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Inside Kodak, U.S.A.


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    A small slice of the vast Eastman Business Park, formerly known as Kodak Park.

    - David Brancaccio/Marketplace

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    One of the buildings still in use at Eastman Business Park.

    - David Brancaccio/Marketplace

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    A factory near the entrance of the Eastman Business Park, formerly known as Kodak Park.

    - David Brancaccio/Marketplace

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    George Eastman's grave. He chose to be buried onsite at his factory empire.

    - David Brancaccio/Marketplace

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    On the periphery of Eastman Kodak Park, a tiny fraction of the pipes visible above ground.

    - David Brancaccio/Marketplace

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    "Through the Lenses of Academic Excellence, We Are Capturing a New Image" is the slogan of this grade school, located across the street from Eastman Business Park.

    - David Brancaccio/Marketplace

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    A typical row of houses in the Maplewood neighborhood of Rochester, just beside the former Kodak Park.

    - David Brancaccio/Marketplace

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    Today, some of Kodak buildings have been taken down to save costs, and according to historian Carolyn Vacca, they have been replaced by tidy fields of grass.

    - David Brancaccio/Marketplace

The "Koda Vista" is not a Kodak marketing slogan for taking saturated snapshots of dewy sunrises. Rather, it's a neighborhood that abuts the vast industrial park once known as Kodak Park, where tony homes were sold to middle class families seeking a view of their workplace. Because, according to Monroe County historian and professor, Carolyn Vacca, working for Kodak was never just a job.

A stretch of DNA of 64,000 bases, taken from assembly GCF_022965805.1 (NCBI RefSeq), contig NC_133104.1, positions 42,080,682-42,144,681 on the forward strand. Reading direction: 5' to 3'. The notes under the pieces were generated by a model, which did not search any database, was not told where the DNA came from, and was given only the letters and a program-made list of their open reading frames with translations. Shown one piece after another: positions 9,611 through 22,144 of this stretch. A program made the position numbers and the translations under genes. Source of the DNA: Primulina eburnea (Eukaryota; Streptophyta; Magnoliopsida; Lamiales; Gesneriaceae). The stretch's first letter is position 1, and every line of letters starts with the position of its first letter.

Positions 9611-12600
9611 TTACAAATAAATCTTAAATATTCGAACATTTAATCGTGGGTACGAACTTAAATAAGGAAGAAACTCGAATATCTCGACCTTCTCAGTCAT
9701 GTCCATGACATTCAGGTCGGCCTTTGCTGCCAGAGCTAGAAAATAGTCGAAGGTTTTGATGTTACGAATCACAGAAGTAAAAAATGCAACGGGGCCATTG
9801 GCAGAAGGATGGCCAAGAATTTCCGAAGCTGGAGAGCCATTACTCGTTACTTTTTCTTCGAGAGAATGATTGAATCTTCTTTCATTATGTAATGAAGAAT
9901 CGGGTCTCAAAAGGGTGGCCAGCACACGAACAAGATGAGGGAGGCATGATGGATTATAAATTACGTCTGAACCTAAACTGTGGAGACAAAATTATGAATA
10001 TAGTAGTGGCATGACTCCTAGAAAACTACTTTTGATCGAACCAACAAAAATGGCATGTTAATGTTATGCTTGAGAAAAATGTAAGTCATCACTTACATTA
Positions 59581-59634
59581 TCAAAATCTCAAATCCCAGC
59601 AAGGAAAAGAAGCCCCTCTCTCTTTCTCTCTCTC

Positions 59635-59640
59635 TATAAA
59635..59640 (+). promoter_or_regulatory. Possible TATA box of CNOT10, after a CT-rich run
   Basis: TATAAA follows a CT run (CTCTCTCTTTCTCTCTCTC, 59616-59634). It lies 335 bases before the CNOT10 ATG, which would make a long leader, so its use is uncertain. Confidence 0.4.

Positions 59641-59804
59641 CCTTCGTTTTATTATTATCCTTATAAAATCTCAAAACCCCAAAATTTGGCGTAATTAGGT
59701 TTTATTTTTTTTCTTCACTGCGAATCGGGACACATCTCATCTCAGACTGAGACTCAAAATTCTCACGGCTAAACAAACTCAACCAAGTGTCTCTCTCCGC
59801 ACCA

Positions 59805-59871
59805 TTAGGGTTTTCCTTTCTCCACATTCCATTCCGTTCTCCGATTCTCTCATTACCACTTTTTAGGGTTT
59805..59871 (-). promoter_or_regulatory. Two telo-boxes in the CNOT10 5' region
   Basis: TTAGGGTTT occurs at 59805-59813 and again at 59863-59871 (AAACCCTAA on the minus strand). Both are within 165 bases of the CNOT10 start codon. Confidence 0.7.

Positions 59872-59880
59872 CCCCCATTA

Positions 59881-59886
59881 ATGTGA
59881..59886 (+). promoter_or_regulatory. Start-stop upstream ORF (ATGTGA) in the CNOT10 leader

When you worked for Kodak, you gained a whole social milieu along with a job. It was a very different approach to working.

Dr. Vacca pointed out the Koda Vista neighborhood as we drove around the 1,200-acre complex, with its well-kept homes and gracious porches.

According to Dr. Vacca, Kodak Park started out as only 20 or 21 acres in the 1890s, but George Eastman had the foresight to build it far enough away from downtown Rochester that he could easily expand his manufacturing facilities. Aside from the factories, the park includes 17 miles of railroads, 30 miles of roads, and is a self-sustaining little world with its own sewage treatment, power generation and water processing. Back in its heyday, Eastman ensured that there was little reason to ever leave work.

He had his own fire department; he had his own recreation division. They had one of the premiere baseball leagues in the nation, with some of the best amateur baseball players, and he had a theatre.

At its peak in 1982, Kodak employed 60,400 people in the greater Rochester area. And often it wasn't just a single member of a family who worked there, but cousins, brothers, sisters, children -- Kodak employed entire families. And it was a job for life. According to retired photographer and Kodak-lifer, Bob Harris (inventor of the Harris Shutter), Kodak was a marvelous place to work. His social life centered around the company and friends he made there, and he noted that while Eastman was resolutely anti-union, the company's employees didn't need a union, they were so well taken care of by.

The word was around, don't bother looking at all those manuals, just say "yes" to everything that Kodak offers you in terms of health care. The cost was minimal, [for] health care and all those kinds of things.

Today, Bob Harris worries about his Kodak health care and his generous pension. Both are in jeopardy as Kodak struggles to stay afloat.

And Kodak Park has been rebranded as the Eastman Business Park to attract new, and hopefully profitable, corporate tenants. (Looking to start a secret lab/empire? For a reasonable price, you too can lease part of The Hawkeye Facility, infamous for manufacturing the GAMBIT camera, used for Cold War "reconnaissance" missions.)

And while Eastman Business Park has attracted 30-plus companies, it is also known locally for the impressive implosions it has done of some its facilities, in order to keep costs down. But whether the Kodak moment is shrinking or disappearing is still to be seen.  

For more on Kodak's past and present, check out today's Marketplace: Decline of Kodak offers lessons for U.S. business

About the author

Amanda Aronczyk is a public radio reporter and producer.

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